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Pope Francis’ Holy Land Partners

ARGENTINA
This story first appeared at the National Catholic Register.  It is reposted here with permission.

BUENOS AIRES — When Vatican spokesman Father Federico Lombardi announced May 15 the itinerary for Pope Francis’ May 24-26 trip to the Holy Land, he noted that “Rabbi Abraham Skorka and Omar Ahmed Abboud, secretary general of the Argentine Institute of Interreligious Dialogue, will be in the papal delegation. The Pope knows them from … Argentina.”


So who are Rabbi Skorka and Omar Abboud? They represent two non-Christian communities with which Jorge Bergoglio has had frequent and friendly contacts as archbishop of Buenos Aires. The former is Jewish; the latter is Muslim.

Argentina is a country where these communities live together in harmony. On the same street can be found shops selling similar wares, all owned by Muslim Arabs, or Sephardi or Ashkenazi Jews. They coexist peacefully here, though in the Middle East or elsewhere the relationship can be non-existent, tense or troublesome.

There is also rapport among their leaders and institutions. “Here, there have never been any problems,” said Miguel Woites, who has headed the Argentine Catholic Information Agency (AICA) for more than 50 years.

Skorka lives in Buenos Aires but is already in Israel. He will not travel in the plane with the Pope to respect the Jewish Sabbath, since the trip begins on Saturday. Abboud traveled from Buenos Aires to Rome, where he is now and where I contacted him this week.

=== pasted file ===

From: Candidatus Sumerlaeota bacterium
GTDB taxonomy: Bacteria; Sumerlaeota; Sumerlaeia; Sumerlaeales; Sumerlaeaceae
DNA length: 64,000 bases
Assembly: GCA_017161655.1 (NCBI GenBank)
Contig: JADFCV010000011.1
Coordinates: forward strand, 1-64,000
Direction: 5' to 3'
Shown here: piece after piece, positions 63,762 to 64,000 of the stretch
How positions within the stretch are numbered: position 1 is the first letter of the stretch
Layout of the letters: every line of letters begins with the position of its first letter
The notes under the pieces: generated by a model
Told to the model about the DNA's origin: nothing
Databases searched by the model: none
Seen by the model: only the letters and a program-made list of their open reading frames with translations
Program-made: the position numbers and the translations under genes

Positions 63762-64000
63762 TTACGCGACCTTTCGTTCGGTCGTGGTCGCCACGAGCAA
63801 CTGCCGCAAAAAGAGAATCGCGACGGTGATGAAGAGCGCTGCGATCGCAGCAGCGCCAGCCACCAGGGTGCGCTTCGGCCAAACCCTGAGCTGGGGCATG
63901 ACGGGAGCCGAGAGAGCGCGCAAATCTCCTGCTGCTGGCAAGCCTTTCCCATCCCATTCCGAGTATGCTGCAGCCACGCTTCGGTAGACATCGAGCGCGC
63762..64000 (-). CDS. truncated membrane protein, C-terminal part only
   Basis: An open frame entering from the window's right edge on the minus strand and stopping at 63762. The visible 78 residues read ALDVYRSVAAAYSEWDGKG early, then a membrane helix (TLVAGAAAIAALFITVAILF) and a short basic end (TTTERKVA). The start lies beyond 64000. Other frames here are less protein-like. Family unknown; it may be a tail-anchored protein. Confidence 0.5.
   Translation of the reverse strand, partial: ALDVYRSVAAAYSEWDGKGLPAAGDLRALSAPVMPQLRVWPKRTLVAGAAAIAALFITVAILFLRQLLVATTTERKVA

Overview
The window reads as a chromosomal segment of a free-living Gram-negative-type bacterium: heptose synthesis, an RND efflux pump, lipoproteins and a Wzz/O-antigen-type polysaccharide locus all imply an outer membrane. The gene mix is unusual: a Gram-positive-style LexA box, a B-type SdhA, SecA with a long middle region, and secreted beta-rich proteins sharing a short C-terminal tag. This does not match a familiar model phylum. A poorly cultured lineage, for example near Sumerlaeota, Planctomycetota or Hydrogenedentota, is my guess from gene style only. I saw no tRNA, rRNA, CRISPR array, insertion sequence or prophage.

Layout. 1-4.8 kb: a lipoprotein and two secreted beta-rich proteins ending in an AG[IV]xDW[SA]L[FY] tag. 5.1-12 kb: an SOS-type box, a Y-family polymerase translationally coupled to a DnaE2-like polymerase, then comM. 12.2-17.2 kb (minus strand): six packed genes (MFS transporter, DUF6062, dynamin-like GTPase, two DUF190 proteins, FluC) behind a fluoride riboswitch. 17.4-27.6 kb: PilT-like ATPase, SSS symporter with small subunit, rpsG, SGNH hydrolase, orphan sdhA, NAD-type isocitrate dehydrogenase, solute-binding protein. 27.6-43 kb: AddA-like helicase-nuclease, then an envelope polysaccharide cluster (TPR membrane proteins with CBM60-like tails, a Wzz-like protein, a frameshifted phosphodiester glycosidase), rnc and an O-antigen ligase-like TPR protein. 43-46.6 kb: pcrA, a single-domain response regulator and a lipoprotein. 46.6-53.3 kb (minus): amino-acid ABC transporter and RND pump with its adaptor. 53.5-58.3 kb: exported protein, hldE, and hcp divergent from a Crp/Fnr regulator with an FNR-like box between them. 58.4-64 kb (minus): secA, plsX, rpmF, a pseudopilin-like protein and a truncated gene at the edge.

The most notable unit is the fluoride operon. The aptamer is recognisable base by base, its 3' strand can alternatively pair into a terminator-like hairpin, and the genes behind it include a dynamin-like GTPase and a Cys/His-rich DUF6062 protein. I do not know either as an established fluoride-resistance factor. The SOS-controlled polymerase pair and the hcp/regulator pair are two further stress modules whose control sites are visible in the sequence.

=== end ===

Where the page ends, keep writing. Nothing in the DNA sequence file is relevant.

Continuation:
Rabbi Skorka

Abraham Skorka, 64, is a chemist and rabbi of the Benei Tikvá community, founded in Buenos Aires 75 years ago by Jews of German origin. He is also rector of the Latin American Rabbinical Seminary, founded in 1962 by U.S. Rabbi Marshall Meyer. Almost 90 rabbis from several countries have graduated from that seminary. Skorka is a longtime friend of the Pope's.

One evening, in 2004, I was present at a visit that Cardinal Bergoglio made to the Benei Tikvá community, where he attended a service of Selijot (asking of forgiveness) to welcome the Jewish New Year 5765.

“Jorge Bergoglio and Abraham Skorka are friends,” I reported for the Buenos Aires daily La Nación. “Both are men who pray and praise God. One is cardinal-archbishop of Buenos Aires and primate of Argentina; the other, a rabbi of the Benei Tikvá community and rector of the Latin American Rabbinical Seminary. But they don’t talk only of theology and the meaning of life; they converse a lot about soccer. Jorge is a fan of San Lorenzo; Abraham of River Plate” (two well-known Argentine soccer teams).

In a full temple, Skorka said, “We have here present a man of faith of Christianity.” And, he specified, “We could give you many examples of our friendship, of personal shows of affection. We are not only two individuals who met seeking God. We are both standing before you, before God, trying to begin to do that which our sages taught us.”

That night, Skorka and his wife drove Cardinal Bergoglio and me downtown in their car. Last year, Skorka reminded me of this in an event at Buenos Aires’ Teatro Colón, in which the rabbinical seminary celebrated its 50th anniversary: “Do you remember that night in which we returned by car with the cardinal? Who would have been able to imagine that today he would be pope?”

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